In Confession, God mends to wound of my sin with his grace, and the resulting scar can be beautiful. The shining brand that remains is a gift; a reminder that I depend on God’s mercy, and that his mercy is free for the asking. This kind of healing means that I can’t think of my original sin in isolation from the forgiveness that was offered to me. The vein of Christ’s love twines through my regret and penitence, keeping them from sliding into despair.

If you liked Jennifer Fulweiler’s Something Other Than God, you’ll like Leah’s book too. You can pre-order it now on Amazon and I think you should!station eleven

Station Eleven by Emily St. John Mandel // Like Hansel, this is so hot right now and I think for good reason. I’m a sucker both for post-apocalyptic tales (my husband and I both get giddy about The Walking Dead) and for plots with characters with intersecting lives, which is why I love David Mitchell. My major complaint about the book is that I can’t decide if the ending was a cop-out or a reflection of the instability of an apocalyptic wasteland, but no spoilers here. Even so, it didn’t make me regret reading the rest of it.

excellentwomenExcellent Women by Barbara Pym // Fare Forward editor/Middlemarch-pusher, BD McClay, assigned this comedy of manners for her “Lenten homework” and I enjoyed it quite a bit. It epitomizes a particular British melancholic humor. I knew I would like the main character when she explains: “Let me hasten to add that I am not at all like Jane Eyre, who must have given hope to so many plain women who tell their stories in the first person, nor have I ever thought of myself as being like her” and then worries about the toilet paper situation sharing a bathroom with the couple who moves in downstairs. “Mr. Napier was called Rockingham! How the bearer of such a name would hate sharing a bathroom!”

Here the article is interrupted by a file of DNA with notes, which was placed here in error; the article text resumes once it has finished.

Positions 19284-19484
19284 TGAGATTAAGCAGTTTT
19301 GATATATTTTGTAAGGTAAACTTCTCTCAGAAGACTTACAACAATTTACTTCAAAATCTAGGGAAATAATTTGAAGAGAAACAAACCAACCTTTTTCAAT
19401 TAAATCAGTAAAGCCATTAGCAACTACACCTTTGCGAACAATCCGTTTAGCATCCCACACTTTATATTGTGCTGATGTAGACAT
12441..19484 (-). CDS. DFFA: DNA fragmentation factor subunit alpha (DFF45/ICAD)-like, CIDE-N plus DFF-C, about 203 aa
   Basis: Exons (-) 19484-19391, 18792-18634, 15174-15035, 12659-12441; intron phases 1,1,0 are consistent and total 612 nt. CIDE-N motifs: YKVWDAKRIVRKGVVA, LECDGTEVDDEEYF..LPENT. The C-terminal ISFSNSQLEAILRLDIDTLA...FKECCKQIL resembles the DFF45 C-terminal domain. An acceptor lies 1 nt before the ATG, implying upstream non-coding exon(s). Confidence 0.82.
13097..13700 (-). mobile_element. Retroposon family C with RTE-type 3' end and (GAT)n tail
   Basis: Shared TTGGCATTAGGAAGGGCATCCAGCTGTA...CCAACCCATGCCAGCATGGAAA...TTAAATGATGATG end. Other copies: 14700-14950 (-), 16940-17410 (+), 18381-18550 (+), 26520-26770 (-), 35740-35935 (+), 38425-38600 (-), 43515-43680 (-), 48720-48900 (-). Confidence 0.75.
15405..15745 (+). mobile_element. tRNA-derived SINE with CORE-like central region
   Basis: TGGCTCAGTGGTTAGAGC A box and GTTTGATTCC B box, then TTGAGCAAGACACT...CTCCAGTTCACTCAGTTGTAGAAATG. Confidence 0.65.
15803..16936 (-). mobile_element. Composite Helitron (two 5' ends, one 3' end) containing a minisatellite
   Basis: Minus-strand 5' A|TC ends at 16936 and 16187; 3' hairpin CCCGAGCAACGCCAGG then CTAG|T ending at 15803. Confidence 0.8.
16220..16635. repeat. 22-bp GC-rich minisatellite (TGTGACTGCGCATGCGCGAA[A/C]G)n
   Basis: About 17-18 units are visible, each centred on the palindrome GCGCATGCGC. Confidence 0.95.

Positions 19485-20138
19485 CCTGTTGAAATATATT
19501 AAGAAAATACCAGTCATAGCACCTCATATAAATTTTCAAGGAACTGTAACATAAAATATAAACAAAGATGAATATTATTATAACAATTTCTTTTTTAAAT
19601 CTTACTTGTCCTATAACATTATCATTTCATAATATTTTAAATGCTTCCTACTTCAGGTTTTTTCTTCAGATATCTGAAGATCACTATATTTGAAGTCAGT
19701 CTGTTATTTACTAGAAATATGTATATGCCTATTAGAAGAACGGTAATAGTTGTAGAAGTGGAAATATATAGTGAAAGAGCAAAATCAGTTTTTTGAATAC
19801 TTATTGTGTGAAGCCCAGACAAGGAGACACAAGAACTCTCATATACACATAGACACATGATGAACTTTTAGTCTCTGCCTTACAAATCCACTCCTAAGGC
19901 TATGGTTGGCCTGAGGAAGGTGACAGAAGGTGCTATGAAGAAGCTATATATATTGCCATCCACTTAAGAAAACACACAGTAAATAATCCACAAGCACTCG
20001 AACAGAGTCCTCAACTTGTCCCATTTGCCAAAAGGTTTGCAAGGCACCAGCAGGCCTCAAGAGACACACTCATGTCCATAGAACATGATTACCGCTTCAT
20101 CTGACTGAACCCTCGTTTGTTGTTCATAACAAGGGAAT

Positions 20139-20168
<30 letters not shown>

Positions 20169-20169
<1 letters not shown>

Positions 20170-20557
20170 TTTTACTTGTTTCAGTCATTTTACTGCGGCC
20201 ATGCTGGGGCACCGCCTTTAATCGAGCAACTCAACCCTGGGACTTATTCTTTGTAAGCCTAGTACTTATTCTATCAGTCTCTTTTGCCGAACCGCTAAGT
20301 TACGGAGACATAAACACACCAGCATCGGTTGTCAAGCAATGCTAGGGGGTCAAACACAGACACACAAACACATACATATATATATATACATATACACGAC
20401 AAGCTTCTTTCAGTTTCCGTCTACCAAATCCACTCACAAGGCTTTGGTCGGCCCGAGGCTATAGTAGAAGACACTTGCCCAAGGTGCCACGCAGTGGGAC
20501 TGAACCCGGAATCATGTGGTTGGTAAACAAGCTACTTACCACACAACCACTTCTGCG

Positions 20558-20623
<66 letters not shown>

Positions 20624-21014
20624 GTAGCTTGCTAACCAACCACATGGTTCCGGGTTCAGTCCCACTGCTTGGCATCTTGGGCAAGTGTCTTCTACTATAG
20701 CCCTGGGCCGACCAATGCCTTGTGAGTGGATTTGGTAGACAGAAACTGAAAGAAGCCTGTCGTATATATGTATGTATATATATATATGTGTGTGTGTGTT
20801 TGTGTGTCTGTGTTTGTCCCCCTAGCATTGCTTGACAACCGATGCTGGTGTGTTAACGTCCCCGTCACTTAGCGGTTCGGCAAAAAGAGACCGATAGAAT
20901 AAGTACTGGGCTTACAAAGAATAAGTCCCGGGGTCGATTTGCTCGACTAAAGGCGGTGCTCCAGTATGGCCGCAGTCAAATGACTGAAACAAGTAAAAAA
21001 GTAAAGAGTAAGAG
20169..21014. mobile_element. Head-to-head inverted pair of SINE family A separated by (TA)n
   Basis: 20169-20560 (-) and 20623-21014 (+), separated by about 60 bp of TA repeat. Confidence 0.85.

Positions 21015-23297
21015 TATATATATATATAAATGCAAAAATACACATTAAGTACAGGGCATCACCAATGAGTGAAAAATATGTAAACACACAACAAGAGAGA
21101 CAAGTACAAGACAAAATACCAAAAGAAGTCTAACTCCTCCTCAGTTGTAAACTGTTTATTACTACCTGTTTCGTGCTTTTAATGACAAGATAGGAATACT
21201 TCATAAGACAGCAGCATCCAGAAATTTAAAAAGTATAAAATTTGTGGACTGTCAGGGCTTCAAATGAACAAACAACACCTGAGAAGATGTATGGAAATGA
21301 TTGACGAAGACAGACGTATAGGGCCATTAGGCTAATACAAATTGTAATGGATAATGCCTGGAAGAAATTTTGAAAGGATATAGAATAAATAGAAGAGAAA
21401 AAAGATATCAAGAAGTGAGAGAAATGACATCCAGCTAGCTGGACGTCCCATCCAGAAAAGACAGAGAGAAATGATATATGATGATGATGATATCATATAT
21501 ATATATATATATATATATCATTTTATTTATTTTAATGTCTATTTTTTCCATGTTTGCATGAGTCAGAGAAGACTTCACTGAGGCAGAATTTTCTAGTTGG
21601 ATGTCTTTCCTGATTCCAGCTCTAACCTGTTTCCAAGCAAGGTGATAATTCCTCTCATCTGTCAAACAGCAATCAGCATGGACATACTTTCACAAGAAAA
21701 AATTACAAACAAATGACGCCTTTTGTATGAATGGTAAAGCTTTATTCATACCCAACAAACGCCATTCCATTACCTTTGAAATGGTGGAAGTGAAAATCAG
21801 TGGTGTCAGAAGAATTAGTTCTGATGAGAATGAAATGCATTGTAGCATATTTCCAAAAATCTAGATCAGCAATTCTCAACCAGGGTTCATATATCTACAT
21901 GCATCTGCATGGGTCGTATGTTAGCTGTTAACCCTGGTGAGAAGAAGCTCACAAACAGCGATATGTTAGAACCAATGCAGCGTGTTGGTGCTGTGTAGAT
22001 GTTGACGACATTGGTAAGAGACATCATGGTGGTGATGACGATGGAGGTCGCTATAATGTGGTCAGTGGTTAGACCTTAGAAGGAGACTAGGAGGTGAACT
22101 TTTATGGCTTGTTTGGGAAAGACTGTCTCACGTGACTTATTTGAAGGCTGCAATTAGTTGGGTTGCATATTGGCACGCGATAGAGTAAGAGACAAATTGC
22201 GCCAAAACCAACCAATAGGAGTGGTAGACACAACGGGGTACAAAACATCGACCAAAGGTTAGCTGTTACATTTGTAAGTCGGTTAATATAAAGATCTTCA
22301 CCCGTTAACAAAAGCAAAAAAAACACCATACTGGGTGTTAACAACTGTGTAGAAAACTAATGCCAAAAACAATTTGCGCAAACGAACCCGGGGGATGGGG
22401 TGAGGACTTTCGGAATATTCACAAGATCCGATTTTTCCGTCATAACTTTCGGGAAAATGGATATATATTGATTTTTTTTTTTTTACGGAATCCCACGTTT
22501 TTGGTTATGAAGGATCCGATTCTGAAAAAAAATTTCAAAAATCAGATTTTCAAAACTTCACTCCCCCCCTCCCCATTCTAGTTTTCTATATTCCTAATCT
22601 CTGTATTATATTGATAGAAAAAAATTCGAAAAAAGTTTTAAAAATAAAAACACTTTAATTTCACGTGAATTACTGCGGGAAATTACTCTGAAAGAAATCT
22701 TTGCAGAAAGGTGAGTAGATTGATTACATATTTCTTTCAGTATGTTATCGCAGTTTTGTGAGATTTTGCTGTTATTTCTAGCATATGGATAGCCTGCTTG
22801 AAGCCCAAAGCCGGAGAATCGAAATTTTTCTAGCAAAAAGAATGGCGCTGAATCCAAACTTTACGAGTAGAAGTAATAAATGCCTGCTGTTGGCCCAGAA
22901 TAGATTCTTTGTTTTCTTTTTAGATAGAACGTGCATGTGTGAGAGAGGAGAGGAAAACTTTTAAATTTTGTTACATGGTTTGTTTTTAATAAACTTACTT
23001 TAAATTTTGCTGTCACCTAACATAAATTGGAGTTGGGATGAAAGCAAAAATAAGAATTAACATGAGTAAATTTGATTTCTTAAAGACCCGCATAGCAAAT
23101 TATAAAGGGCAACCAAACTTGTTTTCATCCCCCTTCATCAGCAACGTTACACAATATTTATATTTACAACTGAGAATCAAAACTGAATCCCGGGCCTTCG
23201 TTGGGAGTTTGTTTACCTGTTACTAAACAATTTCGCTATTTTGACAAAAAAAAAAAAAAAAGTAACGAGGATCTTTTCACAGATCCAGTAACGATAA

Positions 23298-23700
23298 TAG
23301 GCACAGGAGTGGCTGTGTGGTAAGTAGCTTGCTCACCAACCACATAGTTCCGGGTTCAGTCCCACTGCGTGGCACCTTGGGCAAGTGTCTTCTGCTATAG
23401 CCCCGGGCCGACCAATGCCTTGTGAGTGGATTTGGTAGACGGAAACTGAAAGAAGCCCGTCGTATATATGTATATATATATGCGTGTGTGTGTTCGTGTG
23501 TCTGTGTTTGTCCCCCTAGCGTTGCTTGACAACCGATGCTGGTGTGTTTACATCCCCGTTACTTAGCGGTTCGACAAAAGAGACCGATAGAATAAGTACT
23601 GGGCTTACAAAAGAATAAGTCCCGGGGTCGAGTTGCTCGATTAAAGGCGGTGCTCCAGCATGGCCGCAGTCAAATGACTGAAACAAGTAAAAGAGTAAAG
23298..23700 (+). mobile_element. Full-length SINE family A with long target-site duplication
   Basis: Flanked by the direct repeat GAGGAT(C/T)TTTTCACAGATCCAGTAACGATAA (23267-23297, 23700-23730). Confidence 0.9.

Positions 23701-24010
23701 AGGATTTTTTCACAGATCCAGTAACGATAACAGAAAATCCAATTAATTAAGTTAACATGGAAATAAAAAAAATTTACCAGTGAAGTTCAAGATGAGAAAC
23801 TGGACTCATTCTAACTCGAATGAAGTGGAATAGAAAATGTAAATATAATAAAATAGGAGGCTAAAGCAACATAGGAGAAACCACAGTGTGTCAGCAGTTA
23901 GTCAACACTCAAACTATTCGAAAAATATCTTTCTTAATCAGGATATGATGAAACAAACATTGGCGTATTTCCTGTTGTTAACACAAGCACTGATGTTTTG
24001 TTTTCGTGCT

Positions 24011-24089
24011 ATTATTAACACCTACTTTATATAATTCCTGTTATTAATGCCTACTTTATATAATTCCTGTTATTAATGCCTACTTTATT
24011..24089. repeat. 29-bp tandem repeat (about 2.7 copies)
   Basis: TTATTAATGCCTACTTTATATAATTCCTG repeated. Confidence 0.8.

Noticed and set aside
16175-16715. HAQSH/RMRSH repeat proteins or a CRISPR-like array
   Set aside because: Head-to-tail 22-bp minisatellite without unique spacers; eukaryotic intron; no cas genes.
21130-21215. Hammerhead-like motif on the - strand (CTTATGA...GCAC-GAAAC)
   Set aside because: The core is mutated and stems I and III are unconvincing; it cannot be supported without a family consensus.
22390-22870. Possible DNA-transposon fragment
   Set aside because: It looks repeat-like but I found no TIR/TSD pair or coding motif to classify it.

I’m currently reading The Remains of the Day by Kazuo Ishiguro, which started super slow, but I suppose that makes sense for the ruminations of an aging butler.

I’m also still working my way through Edith Stein’s letters in the mornings. I’ll finish off this post with this excerpt:

“I would like to break a lance for the angels. They do not stand like a barrier between us and God. The ray of illumination that (according to Dionysius) descends on us after having passed through all nine Choirs [of angels] connects the entire grace-inundated spirit world; the Trinity is personally present on every level; even in the lowest choir of angels it is he himself whom we meet. It is not his unapproachable majesty that God communicates to us through his messengers but rather his overflowing love. It is their bliss, just as it will be ours (and already is to some extent), to be allowed to cooperate in God’s dispensing of graces. Consider yourself fortunate indeed if these hunters have picked up your scent, and allow them to drive you into the arms of the Spirit of love and of truth.” (From Letter 267)

What have you been reading? Any recommendations? I love new Goodreads friends!

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4 thoughts on “WWRW: Brede and Other Books

  1. Yes! Motherhood in Brede is totally something I’ve wanted to write about, too! And that Jane Eyre quote sold me.
    -Liz